I do not want to say that they are inseparable as from day one in their primary school I requested them to be in different class as I wanted them to be able to grow as individual. I personally do not think that if they go to different school they will be devastated or feel like they are worthless, may be the twin who will not get the first choice school will be a little sad that he could not get into the school of his choice whereas his brother did. :(


If I at all have to go through the appeal route, how long does it take to get an answer to any appeal ?


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PostPosted: Tue Nov 04, 2014 9:48 pm 
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Quote:
If I at all have to go through the appeal route, how long does it take to get an answer to any appeal ?
Difficult to say because it depends how many people appeal!
That's why appeal forms usually have to be in by late March, so that administrators can sort out the arrangements.

Appeals are likely to start in April/May. You normally get your decision within 5 working days of the last hearing. (No decisions can be taken until all the appeals have been heard.)

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Etienne


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PostPosted: Thu Nov 06, 2014 7:54 am 
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Thanks a lot for your response Etienne

Actually I was wondering what can we put forward to prove that the one who didn't get a place in the GS on 2nd March is of the same academic level or even better than the one who got admission (assuming that one has got admission and the other didn't due to the difference in points of 2.8). We have quite a few mocks at various independent mock exams providers, school reports as well as other high rated grammar schools results. Will they make a case for appeal ?

Actually what happened with DS2 who got lesser than DS1 in the local GS - he got worried and could not sleep the night before his first actual GS test (the local GS test was the 2nd one they appeared for), I tried to calm him down the whole night finally had to give him calpol. With that state he went for the first exam, he said that he was shivering in the big hall during the exam and by that evening he had high fever of 39°C. Next day we sent him to school as he was not having fever in the morning but school sent him back as it seems he started having 38°C temperature. The local GS exam was next day so I called up the GS and asked for suggestion, they said that they need a medical certificate from doctor dated the next day (the day of the exam) regarding DS2's health condition, based on that they will allow him to appear for alternate exam on a later date. I went to our GP surgery that evening, they said they can not issue any certificate for next day as the surgery is closed (the test date for local GS was Saturday) but were more than happy to write in those lines when the surgery reopens on Monday if DS2 is unable to attend the test on Saturday.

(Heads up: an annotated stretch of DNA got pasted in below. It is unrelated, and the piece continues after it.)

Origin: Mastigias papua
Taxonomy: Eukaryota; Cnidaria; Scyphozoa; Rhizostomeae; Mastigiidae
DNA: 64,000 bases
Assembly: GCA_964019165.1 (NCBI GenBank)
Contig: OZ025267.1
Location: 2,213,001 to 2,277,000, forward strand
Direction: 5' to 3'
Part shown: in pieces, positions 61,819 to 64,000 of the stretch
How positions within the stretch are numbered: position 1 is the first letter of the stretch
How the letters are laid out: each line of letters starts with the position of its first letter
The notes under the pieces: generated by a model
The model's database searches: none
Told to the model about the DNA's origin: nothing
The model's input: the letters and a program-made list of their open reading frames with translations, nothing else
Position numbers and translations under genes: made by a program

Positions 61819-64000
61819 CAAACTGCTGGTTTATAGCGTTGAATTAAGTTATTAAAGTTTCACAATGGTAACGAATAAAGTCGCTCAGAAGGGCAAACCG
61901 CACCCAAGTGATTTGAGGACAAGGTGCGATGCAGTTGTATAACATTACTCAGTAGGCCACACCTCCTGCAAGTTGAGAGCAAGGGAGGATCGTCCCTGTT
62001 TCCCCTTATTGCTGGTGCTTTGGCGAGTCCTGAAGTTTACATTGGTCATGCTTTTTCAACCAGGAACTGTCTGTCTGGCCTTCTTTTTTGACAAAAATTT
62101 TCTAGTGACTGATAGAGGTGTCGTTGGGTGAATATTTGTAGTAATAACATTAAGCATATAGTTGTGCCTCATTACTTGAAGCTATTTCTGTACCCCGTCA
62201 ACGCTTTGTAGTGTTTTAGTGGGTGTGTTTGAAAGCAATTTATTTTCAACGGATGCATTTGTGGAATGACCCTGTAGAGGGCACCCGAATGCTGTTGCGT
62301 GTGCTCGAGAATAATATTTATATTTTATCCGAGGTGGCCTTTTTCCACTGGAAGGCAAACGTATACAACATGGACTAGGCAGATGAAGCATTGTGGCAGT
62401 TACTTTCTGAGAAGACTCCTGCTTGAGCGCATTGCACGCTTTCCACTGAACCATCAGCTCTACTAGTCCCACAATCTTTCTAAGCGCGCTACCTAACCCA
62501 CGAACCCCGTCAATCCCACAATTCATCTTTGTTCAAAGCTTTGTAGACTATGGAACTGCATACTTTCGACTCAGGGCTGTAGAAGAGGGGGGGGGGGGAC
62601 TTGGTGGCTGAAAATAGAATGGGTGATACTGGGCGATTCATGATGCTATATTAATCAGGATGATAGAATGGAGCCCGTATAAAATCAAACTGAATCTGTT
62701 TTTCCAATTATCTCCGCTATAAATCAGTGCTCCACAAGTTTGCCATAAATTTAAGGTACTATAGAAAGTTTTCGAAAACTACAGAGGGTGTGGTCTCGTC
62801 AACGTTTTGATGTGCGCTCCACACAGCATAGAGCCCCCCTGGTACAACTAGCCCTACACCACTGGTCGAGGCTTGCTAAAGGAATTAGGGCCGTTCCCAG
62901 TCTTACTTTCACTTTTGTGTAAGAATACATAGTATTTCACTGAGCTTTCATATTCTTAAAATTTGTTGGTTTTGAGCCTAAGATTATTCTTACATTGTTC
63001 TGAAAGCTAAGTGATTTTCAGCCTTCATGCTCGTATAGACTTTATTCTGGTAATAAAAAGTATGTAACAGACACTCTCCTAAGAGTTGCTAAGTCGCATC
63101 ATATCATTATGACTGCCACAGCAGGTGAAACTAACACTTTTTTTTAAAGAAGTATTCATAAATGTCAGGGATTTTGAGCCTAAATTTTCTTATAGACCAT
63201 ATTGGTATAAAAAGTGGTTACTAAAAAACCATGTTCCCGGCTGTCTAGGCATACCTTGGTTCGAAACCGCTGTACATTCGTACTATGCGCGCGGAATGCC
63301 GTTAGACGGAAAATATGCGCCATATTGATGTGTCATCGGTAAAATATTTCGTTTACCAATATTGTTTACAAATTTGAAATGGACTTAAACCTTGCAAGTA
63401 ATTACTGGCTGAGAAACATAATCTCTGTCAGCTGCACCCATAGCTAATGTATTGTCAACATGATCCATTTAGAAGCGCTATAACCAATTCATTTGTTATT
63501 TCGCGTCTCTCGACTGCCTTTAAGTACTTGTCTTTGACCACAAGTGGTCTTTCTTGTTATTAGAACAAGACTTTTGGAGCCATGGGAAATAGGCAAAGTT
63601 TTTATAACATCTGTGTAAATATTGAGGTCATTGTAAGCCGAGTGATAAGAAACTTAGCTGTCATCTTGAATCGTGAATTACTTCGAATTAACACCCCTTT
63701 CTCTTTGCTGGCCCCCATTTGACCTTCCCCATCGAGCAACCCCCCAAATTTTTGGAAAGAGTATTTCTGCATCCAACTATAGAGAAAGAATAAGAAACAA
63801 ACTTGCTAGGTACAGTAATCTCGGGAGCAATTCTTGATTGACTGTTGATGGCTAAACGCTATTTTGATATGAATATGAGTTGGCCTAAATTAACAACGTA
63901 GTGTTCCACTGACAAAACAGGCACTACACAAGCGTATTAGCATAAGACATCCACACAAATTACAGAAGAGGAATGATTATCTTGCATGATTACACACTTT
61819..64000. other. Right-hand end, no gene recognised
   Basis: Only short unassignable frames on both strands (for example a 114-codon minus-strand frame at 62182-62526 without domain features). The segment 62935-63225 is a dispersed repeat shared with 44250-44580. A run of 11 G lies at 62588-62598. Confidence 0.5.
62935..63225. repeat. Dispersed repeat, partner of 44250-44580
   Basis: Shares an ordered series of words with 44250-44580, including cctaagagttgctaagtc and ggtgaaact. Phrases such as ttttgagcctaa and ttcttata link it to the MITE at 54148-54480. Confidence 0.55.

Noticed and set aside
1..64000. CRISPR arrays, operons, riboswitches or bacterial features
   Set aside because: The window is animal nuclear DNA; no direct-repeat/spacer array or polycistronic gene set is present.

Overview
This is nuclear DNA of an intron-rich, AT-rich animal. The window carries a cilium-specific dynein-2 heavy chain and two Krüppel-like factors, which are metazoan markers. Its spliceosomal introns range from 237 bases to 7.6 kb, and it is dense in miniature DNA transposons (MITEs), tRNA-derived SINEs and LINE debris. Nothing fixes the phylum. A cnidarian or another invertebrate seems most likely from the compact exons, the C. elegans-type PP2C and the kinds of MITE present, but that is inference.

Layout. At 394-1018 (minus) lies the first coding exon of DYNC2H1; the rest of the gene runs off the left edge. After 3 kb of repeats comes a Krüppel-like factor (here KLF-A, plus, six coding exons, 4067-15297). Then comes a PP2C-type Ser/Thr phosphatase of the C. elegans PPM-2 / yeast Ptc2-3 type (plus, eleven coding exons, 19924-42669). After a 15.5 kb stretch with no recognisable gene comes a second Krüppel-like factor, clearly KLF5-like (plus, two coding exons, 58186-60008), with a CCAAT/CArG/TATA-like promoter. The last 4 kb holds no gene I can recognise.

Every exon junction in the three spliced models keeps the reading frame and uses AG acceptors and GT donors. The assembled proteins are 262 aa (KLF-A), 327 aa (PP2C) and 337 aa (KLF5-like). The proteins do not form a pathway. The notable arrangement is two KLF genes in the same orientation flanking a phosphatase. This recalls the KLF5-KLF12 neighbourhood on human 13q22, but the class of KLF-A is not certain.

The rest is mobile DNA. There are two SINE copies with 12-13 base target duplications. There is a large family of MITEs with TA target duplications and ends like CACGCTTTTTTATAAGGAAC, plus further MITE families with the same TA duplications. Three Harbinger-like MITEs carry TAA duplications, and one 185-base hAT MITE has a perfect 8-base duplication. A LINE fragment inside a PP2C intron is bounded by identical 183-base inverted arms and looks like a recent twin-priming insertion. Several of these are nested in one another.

The test was at 8.30 am in the morning and we had to drop them off no later than 8 am. That means I had to take DS2 to out of hours surgery in local hospital very early in the morning to get a certificate to make sure that even if he didn't appear on Saturday he can still appear for the alternate date. As I teach both the boys, I thought it might stress out DS1 if I leave him in the morning before exam to take DS2 to hospital. So I decided to take both DS1 and DS2 for the exams. But while entering the gate we were to give a form signed off that the child which we did. May be I should not have done, don't know :( Do you think this can be put in the appeal as well as I have medical evidence from both school and surgery that DS2 was unwell (though I appreciate that I signed off the form that he is fine before the exam which can be used against us).


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PostPosted: Thu Nov 06, 2014 7:56 am 
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Would like to add here, only the first two exams DS2 got lesser (2 points in the first one and 2.8 in the second one ) than DS1 rest all test he got better than DS1 as he was not unwell on those days. Can that be used as evidence in the appeal form for the local GS ?